How Mindfulness Can Make You a Better Runner

Paul L. Underwood
by Paul L. Underwood
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How Mindfulness Can Make You a Better Runner

In writing her new book, “Mindful Thoughts for Runners: Freedom on the Trail,” Tessa Wardley drew upon her vast experience with running. Mindfulness? Not so much. “I wasn’t aware of mindfulness until I spoke with the publishers,” she says with a laugh. “I did a lot of research and did a lot of practice, and found that actually it does chime with my approach to life.”

Nonetheless, many consider running a moving meditation. And the book (a sequel of sorts to her earlier book, “The Mindful Art of Wild Swimming,” and part of a series of books on mindful thoughts for, among others, cooks, surfers and fathers) succeeds in providing a calming perspective on common obstacles for runners.

For the injured, the book advises acknowledgement and acceptance. For someone struggling at work, the book advises running to release the flow. (Did you know that Alan Turing, the father of modern computing, was a world-class distance runner?) For the aging, the book quotes writer William Bruce Cameron, who says, “Not everything that counts can be counted.” (Wardley concurs with the suggestion that this quote could be the book’s theme.)

All of it is derived from Wardley’s definition of mindfulness itself. “It maybe has a perception of being like, you don’t push hard, you’re taking it easy,” she says. “But I don’t think that’s what mindful is. It’s just being aware of what’s going on around you, and being aware of yourself and surroundings.”

We spoke with Tessa to learn more about how the book came together, some of her favorite mindfulness tips for the running-inclined, and why her dog makes a perfect running partner.

ON WHY MINDFULNESS IS HELPFUL TO RUNNERS

“Over a long time of running, the inherent mindfulness of the sport comes through to you. The meditative nature of one foot after another, again and again can be quite calming. I think most people are looking for that flow, being in the zone. Being aware of yourself and your surroundings can help you get into that state more easily. It can be very easy to get caught up in the task, and get the pace wrong — to push too hard and [get hurt] and not finish the way you want to.”

ON HER FAVORITE MINDFULNESS TIP

“The great thing about running is it can be as simple as you want to make it. Just get out the door, put one foot after the other. Focus on your breathing. Relax. Let your thoughts come and go. And just enjoy the space and freedom that running gives you from everything else in your life.”

ON AVOIDING MENTAL TRAPS IN RUNNING

“There’s so much positive that you can take away from running, but I think there’s a danger that we can almost weaponize it. Like anything in life, it can be addictive. With all we can measure, it can potentially become a drain on our resources. If it’s not going well, it can be something we can beat ourselves up about. Recognize when something’s not a positive, and maybe step back in those moments, and see it for what it is, and pull the positives from it.”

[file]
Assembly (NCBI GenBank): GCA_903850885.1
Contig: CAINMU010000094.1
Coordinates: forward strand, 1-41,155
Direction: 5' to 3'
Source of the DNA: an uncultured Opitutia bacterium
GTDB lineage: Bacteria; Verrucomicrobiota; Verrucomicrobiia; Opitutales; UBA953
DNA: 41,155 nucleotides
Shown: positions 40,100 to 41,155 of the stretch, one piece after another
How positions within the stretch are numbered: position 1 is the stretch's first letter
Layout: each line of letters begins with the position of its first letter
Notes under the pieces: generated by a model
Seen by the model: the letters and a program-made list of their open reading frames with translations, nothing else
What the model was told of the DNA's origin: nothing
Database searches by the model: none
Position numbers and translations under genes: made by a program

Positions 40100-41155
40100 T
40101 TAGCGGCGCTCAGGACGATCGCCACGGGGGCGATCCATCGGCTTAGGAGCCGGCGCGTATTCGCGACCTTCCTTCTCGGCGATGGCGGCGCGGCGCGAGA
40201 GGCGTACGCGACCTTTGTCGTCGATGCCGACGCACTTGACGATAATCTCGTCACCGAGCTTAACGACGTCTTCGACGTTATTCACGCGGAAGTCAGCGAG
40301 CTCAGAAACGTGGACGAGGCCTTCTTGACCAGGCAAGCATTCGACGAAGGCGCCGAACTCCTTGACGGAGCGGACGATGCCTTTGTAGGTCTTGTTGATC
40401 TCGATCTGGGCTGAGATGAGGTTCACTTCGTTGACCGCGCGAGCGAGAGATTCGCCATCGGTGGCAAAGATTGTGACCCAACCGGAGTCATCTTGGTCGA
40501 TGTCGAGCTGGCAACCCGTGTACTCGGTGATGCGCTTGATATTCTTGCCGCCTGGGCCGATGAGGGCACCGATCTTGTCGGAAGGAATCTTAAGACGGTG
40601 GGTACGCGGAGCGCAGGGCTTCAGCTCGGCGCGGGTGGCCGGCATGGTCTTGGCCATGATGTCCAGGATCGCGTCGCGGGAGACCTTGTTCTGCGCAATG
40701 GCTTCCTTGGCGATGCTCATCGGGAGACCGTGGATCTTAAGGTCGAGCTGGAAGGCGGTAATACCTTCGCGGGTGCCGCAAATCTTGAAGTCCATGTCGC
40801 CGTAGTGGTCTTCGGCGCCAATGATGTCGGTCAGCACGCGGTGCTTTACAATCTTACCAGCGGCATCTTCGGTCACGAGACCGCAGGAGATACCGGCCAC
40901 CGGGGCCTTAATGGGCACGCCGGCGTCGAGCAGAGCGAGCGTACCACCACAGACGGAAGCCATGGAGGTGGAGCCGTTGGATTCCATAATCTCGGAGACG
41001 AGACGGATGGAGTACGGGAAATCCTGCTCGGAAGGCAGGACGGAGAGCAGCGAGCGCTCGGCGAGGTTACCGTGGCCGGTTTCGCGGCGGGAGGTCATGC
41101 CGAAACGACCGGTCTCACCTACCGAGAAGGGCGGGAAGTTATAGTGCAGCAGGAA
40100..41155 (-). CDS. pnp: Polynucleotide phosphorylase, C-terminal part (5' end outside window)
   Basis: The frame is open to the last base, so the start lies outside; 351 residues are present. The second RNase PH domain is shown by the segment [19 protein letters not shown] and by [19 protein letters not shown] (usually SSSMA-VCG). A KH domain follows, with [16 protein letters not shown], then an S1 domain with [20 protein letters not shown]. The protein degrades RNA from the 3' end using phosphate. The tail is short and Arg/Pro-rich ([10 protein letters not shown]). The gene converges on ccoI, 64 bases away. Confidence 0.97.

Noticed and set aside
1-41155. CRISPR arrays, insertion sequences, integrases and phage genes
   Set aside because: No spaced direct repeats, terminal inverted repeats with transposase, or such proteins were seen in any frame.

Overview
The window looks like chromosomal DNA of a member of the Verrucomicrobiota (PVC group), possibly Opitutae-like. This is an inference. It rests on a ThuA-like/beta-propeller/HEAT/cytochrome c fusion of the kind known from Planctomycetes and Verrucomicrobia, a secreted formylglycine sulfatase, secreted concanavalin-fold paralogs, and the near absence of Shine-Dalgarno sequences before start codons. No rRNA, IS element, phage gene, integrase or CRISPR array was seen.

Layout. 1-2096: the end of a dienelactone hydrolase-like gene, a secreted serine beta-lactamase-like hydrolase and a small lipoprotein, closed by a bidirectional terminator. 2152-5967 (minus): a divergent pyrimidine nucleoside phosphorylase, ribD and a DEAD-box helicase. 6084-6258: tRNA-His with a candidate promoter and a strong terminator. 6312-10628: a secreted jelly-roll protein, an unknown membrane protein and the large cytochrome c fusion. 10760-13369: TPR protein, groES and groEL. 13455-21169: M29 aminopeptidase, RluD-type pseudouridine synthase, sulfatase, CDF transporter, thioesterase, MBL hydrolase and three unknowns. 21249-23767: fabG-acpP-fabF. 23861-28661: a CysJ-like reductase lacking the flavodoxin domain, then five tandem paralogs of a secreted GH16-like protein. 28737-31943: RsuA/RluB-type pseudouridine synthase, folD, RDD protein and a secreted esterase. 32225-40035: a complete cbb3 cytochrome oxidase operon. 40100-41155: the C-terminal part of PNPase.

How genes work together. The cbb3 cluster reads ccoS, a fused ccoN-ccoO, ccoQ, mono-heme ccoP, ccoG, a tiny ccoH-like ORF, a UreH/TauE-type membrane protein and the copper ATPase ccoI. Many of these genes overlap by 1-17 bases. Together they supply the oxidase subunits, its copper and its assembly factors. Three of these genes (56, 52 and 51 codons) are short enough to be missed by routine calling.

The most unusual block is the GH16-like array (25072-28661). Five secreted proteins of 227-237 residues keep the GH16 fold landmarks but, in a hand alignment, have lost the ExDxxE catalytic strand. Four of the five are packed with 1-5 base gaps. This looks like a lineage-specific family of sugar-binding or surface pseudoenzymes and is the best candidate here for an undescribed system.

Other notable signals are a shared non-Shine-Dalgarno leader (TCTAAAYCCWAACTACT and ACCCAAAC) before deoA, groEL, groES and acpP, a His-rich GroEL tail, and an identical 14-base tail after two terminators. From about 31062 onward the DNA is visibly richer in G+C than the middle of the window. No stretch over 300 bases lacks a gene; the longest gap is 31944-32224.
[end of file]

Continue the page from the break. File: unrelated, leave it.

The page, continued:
ON STAYING MOTIVATED

“A lot of people see exercise as something they have to do to get their body weight down or improve their heart. But when my children were very young, and they were in a ballet class, I would put on my shoes and go for a run. People would say ‘You’re so good.’ And I would think it’s not that I’m good, it’s me treating myself. That’s my fun.”

ON THE MENTAL BENEFITS OF RUNNING

“Your brain irons things out. Things that seem like a big problem, by the time you’ve been for a run, I don’t know what it is — the neuroscience, the endorphins, the oxygen, the green space — but things tend to get back into perspective, don’t they?”

ON WHETHER NON-RUNNERS WOULD APPRECIATE THIS BOOK

“It’s been out awhile in the UK, and I’ve had several friends who were not runners, who were the kind of people who said to me ‘I don’t run. I’m not a runner.’ They read it, and they were inspired to take up running and give it another go. They said: oh, maybe they don’t have to run 100 miles an hour.”

ON WHY HER DOG IS SUCH A GOOD RUNNING PARTNER

“My dog is great for running. He’s very easy to run with, though other people don’t say so. [Laughing.] He runs at my heel or alongside me — if I run with other people, he tends to sit on their heels, so they might say he’s not so mindful. But I really enjoy running with him, and he seems to enjoy it, too. Whereas my daughter doesn’t. She’s very much in a competitive mindset. If he runs off to talk with another dog, she doesn’t want to stop. Whereas I am happy to take the break.”

About the Author

Paul L. Underwood
Paul L. Underwood

Paul is a writer based in Austin, Texas. He tweets here, he Instagrams there and he posts the occasional deep thought at plunderwood.com. He’s probably working on a run mix as you read this.

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